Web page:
Manually installing Python package not found on Conda

Hello,
Is there a specific protocol for manually installing Python packages into Julia for use with PyCall? Music21 is a package unavailable via Conda package manage that I downloaded via PIP into my native Anaconda Python folder. If I understand correctly, unless one alters the environment variable for Python’s initialization, the package must installed local to the Conda Julia folder if it is to be retrievable via PyCall.

The original Anaconda package was installed in ./anaconda3/lib/python3.6/site-packages (5.3.0). Mapping the hierarchy into Julia’s miniconda folder, I came up with /.julia/v0.6/Conda/deps/usr/lib/python3.7 as the place to store this. All I did was copy and paste the folder. I presume I did something wrong because I am receiving this error:

Main> @pyimport Music21 as mtw
ERROR: PyError (PyImport_ImportModule) <class 'ModuleNotFoundError'>
ModuleNotFoundError("No module named 'Music21'")

Help is greatly appreciated. Thank you!

This thread might be able to help…?

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See https://github.com/JuliaPy/Conda.jl/issues/50 and in particular this example.

2 Likes

I was able to get Music21 installed thanks to your suggestions. As far as using PyCall to reference a specific function, I am having trouble.

According to Music21’s website, in order to display a short melody in musical notation one would type this in Python:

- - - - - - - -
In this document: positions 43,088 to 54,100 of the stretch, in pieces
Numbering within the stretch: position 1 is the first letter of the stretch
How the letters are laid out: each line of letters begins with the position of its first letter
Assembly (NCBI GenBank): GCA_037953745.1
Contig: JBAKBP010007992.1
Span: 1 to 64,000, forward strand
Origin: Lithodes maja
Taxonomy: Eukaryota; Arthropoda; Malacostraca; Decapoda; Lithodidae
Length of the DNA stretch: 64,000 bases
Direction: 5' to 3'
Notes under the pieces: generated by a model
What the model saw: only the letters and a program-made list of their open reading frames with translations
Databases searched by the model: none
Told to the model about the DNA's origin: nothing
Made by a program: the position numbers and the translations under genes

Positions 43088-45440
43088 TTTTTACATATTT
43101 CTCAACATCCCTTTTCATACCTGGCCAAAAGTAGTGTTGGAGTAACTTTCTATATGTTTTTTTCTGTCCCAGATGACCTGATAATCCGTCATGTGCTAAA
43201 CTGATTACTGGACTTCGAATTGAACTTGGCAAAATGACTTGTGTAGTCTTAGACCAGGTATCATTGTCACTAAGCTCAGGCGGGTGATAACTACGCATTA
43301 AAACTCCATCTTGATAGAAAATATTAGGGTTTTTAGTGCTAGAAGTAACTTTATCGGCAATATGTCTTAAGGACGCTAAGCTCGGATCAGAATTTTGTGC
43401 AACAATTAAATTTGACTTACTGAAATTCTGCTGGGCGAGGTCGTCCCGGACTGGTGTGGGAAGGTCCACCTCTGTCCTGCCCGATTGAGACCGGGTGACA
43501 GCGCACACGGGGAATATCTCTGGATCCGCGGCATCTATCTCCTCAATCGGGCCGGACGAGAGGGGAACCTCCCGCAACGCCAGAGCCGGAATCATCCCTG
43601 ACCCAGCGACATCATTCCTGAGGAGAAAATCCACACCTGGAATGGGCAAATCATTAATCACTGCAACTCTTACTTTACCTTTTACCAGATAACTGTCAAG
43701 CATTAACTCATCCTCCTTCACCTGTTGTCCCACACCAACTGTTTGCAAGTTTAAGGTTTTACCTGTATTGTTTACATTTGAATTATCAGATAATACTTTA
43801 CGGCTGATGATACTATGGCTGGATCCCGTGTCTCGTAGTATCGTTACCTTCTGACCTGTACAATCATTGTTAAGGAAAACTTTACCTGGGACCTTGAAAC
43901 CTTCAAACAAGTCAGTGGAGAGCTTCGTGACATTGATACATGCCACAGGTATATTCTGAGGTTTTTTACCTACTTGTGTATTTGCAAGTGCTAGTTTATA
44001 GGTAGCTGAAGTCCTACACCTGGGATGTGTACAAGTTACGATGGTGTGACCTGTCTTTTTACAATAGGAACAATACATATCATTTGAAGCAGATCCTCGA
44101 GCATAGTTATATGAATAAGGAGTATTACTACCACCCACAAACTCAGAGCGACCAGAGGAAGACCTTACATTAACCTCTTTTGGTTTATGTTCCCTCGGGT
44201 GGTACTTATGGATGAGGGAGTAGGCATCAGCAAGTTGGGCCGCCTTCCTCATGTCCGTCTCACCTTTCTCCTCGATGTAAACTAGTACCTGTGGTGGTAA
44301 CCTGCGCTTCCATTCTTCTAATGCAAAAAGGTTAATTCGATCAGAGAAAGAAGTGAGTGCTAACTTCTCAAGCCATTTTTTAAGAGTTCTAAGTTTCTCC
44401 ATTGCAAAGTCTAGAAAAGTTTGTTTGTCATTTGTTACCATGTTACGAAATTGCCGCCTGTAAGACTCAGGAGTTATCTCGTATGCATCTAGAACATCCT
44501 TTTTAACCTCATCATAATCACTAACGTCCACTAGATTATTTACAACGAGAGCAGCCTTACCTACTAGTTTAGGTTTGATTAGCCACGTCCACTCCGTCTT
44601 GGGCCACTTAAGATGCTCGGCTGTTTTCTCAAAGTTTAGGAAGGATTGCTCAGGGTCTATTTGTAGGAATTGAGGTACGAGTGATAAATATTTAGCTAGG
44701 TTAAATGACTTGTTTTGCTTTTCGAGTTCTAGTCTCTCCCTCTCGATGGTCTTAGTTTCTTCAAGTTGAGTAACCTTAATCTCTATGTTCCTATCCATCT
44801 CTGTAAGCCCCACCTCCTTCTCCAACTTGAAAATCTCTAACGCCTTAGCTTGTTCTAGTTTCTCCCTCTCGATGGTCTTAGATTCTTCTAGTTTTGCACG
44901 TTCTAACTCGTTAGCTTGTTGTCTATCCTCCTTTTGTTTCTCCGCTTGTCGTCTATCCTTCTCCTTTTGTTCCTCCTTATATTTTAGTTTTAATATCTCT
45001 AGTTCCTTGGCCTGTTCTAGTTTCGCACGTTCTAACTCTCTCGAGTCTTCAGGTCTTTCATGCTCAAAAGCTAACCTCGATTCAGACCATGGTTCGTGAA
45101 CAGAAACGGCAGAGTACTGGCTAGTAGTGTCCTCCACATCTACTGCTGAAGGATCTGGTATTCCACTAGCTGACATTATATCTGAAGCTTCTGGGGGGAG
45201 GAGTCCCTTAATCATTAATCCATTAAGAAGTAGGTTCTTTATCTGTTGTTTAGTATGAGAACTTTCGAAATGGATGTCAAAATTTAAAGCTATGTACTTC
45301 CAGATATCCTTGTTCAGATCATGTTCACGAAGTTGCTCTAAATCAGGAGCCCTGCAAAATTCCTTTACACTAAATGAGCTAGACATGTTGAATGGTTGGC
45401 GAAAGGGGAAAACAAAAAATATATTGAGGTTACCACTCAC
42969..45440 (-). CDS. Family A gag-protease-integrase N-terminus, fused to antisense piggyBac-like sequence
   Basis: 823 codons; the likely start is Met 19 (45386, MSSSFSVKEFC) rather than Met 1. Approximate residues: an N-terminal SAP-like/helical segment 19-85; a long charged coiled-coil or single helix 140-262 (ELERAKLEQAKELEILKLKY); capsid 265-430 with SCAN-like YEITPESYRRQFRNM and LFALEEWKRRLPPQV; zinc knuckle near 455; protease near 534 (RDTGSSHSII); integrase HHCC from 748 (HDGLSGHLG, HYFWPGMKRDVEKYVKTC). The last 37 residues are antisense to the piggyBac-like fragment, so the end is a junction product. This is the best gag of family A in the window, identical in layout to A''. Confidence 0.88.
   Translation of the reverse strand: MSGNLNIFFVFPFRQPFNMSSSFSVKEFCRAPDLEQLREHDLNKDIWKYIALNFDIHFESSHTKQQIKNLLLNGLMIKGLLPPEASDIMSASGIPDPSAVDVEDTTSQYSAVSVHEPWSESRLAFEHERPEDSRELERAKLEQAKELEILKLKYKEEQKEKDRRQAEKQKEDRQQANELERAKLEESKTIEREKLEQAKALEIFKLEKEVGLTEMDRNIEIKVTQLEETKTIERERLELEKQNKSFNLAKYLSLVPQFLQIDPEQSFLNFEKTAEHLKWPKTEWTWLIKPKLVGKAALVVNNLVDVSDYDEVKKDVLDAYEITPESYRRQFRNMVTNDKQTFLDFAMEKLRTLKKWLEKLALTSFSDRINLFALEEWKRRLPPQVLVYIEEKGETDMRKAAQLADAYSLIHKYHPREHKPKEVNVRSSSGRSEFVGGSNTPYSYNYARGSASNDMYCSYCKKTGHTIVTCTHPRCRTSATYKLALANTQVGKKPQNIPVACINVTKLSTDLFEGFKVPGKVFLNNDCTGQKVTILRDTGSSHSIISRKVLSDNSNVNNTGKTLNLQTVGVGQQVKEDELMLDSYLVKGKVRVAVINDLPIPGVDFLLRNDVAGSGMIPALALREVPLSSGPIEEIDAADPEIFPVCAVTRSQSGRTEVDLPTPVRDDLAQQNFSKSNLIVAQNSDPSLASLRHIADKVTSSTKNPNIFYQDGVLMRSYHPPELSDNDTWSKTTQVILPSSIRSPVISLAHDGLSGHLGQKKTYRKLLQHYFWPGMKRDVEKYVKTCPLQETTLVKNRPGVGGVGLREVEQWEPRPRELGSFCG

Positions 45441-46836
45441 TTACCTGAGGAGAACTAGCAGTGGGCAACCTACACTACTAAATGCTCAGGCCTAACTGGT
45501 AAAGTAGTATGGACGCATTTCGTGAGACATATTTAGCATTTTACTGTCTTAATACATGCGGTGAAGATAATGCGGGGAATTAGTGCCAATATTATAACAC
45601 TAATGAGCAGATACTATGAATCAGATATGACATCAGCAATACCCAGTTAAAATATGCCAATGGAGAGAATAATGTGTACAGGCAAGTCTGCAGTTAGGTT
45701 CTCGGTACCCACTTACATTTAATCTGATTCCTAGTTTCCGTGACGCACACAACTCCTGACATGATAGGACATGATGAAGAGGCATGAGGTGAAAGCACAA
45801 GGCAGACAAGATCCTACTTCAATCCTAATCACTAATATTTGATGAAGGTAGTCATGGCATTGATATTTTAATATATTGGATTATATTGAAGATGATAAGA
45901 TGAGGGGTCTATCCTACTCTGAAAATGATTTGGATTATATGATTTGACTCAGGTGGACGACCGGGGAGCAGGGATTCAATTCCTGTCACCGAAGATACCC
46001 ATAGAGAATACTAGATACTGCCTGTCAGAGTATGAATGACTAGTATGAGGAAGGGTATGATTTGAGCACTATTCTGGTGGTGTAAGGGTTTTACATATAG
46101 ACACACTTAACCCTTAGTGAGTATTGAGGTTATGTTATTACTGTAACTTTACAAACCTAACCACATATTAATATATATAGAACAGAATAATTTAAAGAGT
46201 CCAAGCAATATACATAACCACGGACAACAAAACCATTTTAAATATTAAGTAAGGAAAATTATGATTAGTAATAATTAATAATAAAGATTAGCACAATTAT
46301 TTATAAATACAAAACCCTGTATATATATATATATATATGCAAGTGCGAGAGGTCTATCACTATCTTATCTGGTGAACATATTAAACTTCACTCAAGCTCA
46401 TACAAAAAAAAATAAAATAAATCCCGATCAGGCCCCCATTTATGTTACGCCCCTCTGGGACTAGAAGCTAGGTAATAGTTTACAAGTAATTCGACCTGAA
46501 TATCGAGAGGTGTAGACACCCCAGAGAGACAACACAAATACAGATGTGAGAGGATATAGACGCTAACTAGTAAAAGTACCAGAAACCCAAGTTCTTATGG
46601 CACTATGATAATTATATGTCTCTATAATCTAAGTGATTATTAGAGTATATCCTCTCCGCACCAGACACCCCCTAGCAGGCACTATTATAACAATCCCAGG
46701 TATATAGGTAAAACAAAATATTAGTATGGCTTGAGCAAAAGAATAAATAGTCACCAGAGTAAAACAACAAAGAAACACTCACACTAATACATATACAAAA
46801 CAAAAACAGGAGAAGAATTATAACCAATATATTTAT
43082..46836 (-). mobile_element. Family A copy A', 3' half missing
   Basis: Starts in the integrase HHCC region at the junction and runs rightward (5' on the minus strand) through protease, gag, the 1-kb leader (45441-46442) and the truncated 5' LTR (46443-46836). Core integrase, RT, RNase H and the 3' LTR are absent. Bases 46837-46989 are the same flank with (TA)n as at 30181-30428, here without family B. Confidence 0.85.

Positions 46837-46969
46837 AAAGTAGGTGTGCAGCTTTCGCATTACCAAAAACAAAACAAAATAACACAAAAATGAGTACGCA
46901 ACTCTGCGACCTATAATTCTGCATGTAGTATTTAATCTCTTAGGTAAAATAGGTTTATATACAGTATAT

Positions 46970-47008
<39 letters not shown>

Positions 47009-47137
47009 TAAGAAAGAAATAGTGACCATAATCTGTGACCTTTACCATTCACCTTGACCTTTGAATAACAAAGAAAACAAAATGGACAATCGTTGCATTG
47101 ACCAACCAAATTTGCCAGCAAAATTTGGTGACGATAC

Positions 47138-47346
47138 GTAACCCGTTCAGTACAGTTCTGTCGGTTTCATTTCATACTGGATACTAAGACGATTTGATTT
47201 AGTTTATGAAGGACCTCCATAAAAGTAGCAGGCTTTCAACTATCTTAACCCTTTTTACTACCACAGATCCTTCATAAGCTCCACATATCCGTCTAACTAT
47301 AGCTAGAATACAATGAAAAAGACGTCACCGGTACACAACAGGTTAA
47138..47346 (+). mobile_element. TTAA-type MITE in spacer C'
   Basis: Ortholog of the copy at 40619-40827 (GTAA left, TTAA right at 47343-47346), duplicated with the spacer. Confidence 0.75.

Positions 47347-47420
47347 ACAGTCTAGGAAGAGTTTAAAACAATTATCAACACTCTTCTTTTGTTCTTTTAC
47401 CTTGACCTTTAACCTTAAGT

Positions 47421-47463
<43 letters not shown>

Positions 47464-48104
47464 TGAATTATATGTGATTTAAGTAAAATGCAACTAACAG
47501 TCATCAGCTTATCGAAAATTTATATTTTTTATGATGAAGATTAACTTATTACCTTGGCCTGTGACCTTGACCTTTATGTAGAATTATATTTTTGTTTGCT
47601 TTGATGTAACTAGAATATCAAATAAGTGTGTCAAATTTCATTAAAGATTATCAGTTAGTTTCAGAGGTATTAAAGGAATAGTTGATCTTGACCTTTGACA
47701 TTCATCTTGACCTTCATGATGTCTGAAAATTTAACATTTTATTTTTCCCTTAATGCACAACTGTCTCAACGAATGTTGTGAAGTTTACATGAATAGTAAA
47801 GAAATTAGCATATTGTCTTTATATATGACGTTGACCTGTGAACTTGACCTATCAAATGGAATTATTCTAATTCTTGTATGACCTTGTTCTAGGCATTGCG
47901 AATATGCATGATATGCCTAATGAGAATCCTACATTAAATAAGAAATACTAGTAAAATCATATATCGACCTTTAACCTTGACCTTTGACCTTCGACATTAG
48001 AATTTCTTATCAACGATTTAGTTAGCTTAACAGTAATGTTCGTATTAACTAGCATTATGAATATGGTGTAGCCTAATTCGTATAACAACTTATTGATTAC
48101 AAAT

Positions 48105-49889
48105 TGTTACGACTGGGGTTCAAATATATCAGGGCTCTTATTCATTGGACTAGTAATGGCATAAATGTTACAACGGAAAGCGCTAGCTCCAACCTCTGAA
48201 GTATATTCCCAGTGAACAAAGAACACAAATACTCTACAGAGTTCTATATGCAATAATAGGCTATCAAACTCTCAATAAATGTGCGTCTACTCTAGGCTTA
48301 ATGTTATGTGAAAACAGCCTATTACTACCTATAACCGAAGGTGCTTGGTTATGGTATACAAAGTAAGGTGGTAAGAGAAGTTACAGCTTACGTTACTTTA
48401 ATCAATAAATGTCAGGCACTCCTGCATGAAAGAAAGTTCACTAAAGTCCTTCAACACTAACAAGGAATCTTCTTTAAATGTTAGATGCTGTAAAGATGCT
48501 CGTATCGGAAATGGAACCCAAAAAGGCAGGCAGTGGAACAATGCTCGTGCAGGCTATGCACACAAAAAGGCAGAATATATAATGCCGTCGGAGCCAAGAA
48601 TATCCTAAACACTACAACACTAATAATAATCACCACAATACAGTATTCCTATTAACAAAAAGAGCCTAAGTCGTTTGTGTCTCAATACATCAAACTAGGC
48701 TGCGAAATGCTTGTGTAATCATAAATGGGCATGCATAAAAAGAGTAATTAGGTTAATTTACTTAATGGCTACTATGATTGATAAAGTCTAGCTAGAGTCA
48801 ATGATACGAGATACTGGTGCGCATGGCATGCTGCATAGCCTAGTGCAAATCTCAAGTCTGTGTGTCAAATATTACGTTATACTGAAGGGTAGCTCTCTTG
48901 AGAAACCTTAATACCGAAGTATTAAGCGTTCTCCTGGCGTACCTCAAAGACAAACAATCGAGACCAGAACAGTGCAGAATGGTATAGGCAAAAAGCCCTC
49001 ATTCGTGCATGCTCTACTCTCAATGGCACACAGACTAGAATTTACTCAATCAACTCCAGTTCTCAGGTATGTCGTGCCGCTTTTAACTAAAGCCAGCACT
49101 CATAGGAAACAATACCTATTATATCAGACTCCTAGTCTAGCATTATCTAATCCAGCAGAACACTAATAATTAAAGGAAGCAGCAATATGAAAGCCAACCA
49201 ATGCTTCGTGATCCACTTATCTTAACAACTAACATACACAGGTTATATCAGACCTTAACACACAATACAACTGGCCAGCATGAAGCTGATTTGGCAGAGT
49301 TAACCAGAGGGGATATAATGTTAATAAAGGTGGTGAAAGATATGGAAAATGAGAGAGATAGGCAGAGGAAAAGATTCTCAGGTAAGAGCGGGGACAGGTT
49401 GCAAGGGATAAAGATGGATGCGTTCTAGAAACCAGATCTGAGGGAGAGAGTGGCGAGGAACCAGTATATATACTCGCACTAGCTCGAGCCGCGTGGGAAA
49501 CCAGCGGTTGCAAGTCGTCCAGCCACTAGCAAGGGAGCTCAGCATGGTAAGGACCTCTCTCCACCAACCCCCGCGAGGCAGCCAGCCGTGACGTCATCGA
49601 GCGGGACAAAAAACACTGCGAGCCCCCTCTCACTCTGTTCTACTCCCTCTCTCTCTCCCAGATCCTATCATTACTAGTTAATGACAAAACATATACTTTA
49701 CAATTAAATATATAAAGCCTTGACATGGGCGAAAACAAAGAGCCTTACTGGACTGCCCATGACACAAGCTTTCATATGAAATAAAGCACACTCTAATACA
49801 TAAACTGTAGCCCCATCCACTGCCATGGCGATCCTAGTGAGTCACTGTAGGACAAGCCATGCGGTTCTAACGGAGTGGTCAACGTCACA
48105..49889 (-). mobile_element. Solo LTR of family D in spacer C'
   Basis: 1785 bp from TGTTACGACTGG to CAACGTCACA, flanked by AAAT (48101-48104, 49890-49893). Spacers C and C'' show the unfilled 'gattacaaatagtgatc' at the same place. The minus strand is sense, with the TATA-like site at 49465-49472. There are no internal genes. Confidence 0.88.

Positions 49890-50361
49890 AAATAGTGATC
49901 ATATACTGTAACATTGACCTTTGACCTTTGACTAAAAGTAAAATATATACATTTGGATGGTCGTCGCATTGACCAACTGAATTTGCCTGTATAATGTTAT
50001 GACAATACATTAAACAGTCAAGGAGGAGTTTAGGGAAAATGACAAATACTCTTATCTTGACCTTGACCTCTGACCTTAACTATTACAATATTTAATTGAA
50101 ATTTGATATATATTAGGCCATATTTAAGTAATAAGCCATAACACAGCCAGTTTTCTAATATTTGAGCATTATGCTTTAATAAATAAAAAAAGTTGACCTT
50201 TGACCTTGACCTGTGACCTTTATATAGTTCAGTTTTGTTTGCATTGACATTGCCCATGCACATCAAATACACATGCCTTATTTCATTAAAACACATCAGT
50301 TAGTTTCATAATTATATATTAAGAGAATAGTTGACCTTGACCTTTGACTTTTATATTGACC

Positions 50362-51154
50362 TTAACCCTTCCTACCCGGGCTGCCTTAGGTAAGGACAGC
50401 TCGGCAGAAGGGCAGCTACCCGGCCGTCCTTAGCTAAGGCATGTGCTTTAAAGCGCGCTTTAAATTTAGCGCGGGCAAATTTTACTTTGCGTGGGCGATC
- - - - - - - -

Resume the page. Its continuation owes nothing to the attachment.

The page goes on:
converter.parse("tinynotation: 3/4 c4 d8 f g16 a g f#").show()

I did this to initialize music21, which seemed to work:

@pyimport music21
music21: Certain music21 functions might need these optional packages: matplotlib, scipy;
                   if you run into errors, install them by following the instructions at
                   http://mit.edu/music21/doc/installing/installAdditional.html

Now, I am trying to recreate the above Python example in Julia by typing:

converter.parse("tinynotation: 3/4 c4 d8 f g16 a g f#").show()
ERROR: UndefVarError: converter not defined
Stacktrace:
 [1] eval(::Module, ::Any) at ./boot.jl:235

Can anyone help me discover what I am doing wrong?

Thanks,
Nakul

For those who are curious, I was able to ascertain the secondary solution. It has to do with dot overloading.

This stack overflow thread gets to the bottom of the problem.

Looks like the equivalent is:

music21 = pyimport("music21")
music21[:converter][:parse]("tinynotation: 3/4 c4 d8 f g16 a g f#")[:show]()
1 Like

Thank you @stevengj ! By the way, I’m a fan of this Pull Request because it simplifies a lot of syntax in the manner that one would expect to see in Python. I understand that there are talks to merge this pull request soon.

In the interim, I was wondering if there was a way of instead using PyCall in such a way that I can run a large block of code using native Python syntax akin to the syntax described in the pull request. Specifically, I am seeing if I can avoid repeatedly using the [:show] syntax so that my code is backwards compatible with Python as well as future releases of PyCall if/once the pull request gets merged.

For example:

PyCall(#run python script)

converter.parse(“tinynotation: 3/4 c4 d8 f g16 a g f#”).show()
#more blocks of python code

#end of script

py"""
...Python code...
"""
1 Like

Thank you very much. That’s awesome. Happy birthday by the way! @stevengj